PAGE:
"Why won't this stupid thing just... just... graagh!" The salesman clutched the edges of his massive keyboard tightly, his knucles white. While he looked angry, he wasn't actually angry; rather he was frustrated approaching angry.

The year was 1984, and the PC was finally moving out of the "early adopter" range and companies started sending them out into the field. Ricky happened to be working at a help desk during this exciting time, aiding in the rollout of the shiny new PCs to various teams in the company. Unfortunately for him, one of the first teams that needed the PCs most desperately was also one of the departments least able to understand and use them – sales.

It's not that the sales team was stupid; it was just that they were now having to deal with a major change to the way they'd measure performance, record sales, and run reports. One salesman in particular, Jeff, struggled with it more than his other colleagues in the department. He became well known by much of the helpdesk staff – Ricky, in particular.

Jeff didn't really have much of a temper, but it didn't take much to frustrate him. When he encountered a problem, it was as though he'd encountered quicksand. He could save himself if he took a moment to assess the situation when he was just ankle deep, but instead would struggle and thrash around, burying himself deeper and deeper. By the time that just a single nostril (metaphorically) was sticking out above the muck, he'd call the helpdesk to rescue him.

"I'm trying to get this report to not look stupid, but the stupid thing just... just..."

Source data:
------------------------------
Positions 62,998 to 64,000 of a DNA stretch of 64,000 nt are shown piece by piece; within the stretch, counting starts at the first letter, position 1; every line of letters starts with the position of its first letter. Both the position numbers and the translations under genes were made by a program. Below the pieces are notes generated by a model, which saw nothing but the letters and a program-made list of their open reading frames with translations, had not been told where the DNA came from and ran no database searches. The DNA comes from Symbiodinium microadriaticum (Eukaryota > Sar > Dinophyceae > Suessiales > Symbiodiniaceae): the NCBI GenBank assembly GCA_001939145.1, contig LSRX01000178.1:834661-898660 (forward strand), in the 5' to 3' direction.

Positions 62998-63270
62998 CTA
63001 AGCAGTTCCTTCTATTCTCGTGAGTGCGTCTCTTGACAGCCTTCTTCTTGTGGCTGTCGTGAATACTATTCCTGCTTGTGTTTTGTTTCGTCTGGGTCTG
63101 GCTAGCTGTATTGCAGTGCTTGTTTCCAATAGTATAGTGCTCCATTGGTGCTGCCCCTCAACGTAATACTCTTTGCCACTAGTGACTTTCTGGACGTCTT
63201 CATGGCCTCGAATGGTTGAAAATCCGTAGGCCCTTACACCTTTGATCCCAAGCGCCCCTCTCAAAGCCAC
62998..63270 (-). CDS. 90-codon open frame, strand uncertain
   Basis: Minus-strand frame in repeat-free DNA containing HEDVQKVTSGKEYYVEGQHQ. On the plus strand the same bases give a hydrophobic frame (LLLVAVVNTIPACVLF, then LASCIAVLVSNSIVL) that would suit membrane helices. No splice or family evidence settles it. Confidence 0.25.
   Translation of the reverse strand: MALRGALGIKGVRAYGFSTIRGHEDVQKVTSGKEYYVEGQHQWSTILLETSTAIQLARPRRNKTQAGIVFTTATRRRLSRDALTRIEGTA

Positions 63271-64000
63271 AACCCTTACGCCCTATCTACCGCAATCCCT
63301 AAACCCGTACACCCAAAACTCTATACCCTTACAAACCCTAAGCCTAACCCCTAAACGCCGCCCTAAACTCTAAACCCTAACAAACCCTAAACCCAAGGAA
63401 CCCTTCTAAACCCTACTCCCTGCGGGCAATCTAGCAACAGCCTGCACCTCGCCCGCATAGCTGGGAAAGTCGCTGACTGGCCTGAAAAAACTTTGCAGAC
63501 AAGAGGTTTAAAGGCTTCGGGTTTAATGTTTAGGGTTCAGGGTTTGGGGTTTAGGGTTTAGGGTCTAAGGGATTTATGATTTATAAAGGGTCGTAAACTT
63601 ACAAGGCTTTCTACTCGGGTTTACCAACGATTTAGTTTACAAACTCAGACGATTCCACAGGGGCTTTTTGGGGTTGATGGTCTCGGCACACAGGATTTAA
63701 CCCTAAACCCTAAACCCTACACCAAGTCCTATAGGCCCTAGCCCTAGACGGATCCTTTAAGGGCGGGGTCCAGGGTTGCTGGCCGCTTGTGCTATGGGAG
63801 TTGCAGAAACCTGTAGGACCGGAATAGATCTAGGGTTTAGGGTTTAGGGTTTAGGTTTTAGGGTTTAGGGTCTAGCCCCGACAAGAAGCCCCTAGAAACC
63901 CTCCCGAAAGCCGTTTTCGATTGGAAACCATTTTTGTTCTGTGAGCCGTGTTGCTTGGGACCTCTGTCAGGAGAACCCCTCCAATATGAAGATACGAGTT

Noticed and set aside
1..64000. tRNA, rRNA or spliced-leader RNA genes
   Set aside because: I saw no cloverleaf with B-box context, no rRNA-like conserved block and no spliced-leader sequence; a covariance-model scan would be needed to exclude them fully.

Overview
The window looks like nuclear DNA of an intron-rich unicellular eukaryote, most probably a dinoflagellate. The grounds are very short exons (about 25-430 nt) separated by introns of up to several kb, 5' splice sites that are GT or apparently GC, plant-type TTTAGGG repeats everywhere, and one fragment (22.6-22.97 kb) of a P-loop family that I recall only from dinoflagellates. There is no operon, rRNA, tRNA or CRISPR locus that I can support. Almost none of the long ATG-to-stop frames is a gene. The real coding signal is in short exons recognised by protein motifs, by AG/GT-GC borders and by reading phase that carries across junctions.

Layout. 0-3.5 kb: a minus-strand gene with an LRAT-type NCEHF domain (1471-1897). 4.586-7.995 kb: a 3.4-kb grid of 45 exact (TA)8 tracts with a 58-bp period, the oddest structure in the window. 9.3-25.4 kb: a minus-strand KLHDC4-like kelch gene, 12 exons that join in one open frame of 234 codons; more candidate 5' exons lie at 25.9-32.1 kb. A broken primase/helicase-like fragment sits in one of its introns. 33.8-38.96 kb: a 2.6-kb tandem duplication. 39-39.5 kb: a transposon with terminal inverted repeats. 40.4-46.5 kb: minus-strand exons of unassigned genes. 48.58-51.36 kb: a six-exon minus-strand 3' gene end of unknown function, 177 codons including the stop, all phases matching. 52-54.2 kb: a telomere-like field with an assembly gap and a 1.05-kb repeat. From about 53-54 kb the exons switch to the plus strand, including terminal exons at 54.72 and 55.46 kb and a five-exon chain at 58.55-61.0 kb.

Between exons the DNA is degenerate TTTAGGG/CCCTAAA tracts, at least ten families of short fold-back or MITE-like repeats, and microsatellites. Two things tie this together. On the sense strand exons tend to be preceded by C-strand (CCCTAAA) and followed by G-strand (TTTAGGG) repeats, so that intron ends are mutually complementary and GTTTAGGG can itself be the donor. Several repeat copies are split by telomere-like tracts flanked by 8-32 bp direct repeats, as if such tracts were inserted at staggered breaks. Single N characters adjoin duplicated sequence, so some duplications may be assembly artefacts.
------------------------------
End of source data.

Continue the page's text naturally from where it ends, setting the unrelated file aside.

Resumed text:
"OK, Jeff," Ricky began, trying to talk him down. "Can you describe how you want it to look?"

"I want it condensed; like, smaller, you know?"

Since it was printed on a dot-matrix printer with fixed sizes, there wasn't much Ricky could do there. He sighed, knowing that this would be another time that getting a more detailed description from Jeff would be like pulling teeth. "So is it too many pages horizontally, or vertically, or..."

"Yeah, it's too many pages. Also I don't need this date that shows up."

"Which date?"


Ricky kept probing Jeff for more information, and Jeff's answers remained vague. Jeff kept changing his description of what he wanted, and both just became more and more frustrated with the other. Hoping to ease the tension and get the conversation back on track, Ricky decided a little joke was in order.

"OK, I'm sorry, I'm really not understanding what you're telling me. Could you just hold the phone up to the screen so I can take a look at it?"

Ricky heard a faint click of plastic hitting glass, then silence for about 30 seconds. Finally, Jeff came back on the line. "Well?"

Maintaining his composure, he asked Jeff to send in a hard copy. Ricky could only imagine Jeff waking up at 3:00 AM that night to wonder "WTF did I do?"

[Advertisement] BuildMaster allows you to create a self-service release management platform that allows different teams to manage their applications. Explore how!